Cruises make for an unforgettable vacation, whether you’re taking a romantic getaway for two or bringing the whole family. Keep these tips in mind while planning your trip, and don’t hesitate to contact your Personal Assistant for any questions that may arise.
Look to a large cruise ship for sheer variety of onboard activities. Choose a smaller ship for a more intimate experience, often with fewer crowds and lines, and an itinerary that can include more exotic and lesser-known ports.
Keep in mind how the geographic locale will set the tone for your cruise, whether you’re looking for a wintry sail with whale watching in Alaska, a cultured river cruise in Europe, or an idyllic, sunny vacation in the Caribbean.
Bringing kids? Pick a family-friendly cruise with a teen/children's program. If it's romance you're after, look for a cruise catering more exclusively to adults (small-ship cruises are often a good bet). Oftentimes, ships feature adults-only spots, as well as plenty of water slides and activities for the kids, so everyone has fun.
Whatever your interest—whether it's cooking or photography or scuba—chances are there's a specialized cruise for you. Find one with experts onboard offering lectures or workshops, one that features a special appearance by your favorite celebrity or sports star, or even one devoted to fitness.
Fares vary greatly with cabin choice, destination, onboard activities, and time of year. You can save money on airfare by choosing a cruise that sails roundtrip to and from your home port. Also, be aware of your cruise line's additional cost policy. While some cruise lines are all-inclusive, others charge extra for soft drinks and cocktails, gratuities, shore excursions, and more.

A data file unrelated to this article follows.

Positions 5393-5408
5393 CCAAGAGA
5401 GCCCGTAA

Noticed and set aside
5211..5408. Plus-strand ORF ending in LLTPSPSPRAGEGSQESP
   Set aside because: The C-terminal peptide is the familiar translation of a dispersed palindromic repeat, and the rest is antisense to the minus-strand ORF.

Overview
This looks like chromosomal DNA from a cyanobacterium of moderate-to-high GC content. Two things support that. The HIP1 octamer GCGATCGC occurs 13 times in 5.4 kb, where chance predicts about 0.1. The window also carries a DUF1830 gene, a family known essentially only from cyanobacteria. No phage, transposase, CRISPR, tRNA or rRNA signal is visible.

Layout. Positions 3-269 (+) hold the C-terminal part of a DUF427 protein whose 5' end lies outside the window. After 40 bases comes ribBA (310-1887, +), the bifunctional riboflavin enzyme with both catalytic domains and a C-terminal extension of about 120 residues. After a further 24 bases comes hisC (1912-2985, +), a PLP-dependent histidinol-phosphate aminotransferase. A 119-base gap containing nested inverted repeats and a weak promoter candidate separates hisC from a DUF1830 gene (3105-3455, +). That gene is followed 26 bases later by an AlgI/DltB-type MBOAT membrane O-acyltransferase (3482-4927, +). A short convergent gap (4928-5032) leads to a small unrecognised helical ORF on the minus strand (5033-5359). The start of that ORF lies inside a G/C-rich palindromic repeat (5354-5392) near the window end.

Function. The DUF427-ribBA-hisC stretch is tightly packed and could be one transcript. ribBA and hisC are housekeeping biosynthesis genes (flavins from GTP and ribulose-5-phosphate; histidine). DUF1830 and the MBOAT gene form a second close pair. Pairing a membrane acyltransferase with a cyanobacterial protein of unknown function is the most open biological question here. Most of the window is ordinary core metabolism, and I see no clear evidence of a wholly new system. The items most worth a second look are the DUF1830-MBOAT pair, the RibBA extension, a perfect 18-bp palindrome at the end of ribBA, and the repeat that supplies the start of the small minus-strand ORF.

While you may plan on spending most of your time sunning yourself by the pool or on a beach, it’s still important to choose the right cabin for you and your travel companions. Outside cabins or ocean-view staterooms (the terms are interchangeable) feature large portholes or windows, and sometimes even balconies. Indoor cabins or inside staterooms are less expensive, but do not have windows. Prone to seasickness? Pick a cabin in the lower deck, as near to the center of the ship as possible. If you’re traveling with a group or your family, ask your cruise line if they offer a discount for a third or fourth person in a cabin, or splurge on a suite with adjoining rooms.
Check out your cruise’s onboard entertainment, whether it’s daytime pool parties on the lido deck, or evening comedy shows and cabarets. This will help you create your own itinerary to plan shore excursions and days at sea. You should also consider your cruise’s dress code when you start packing (often more country-club casual than black-tie), and find out if you'll need to dress for a formal night.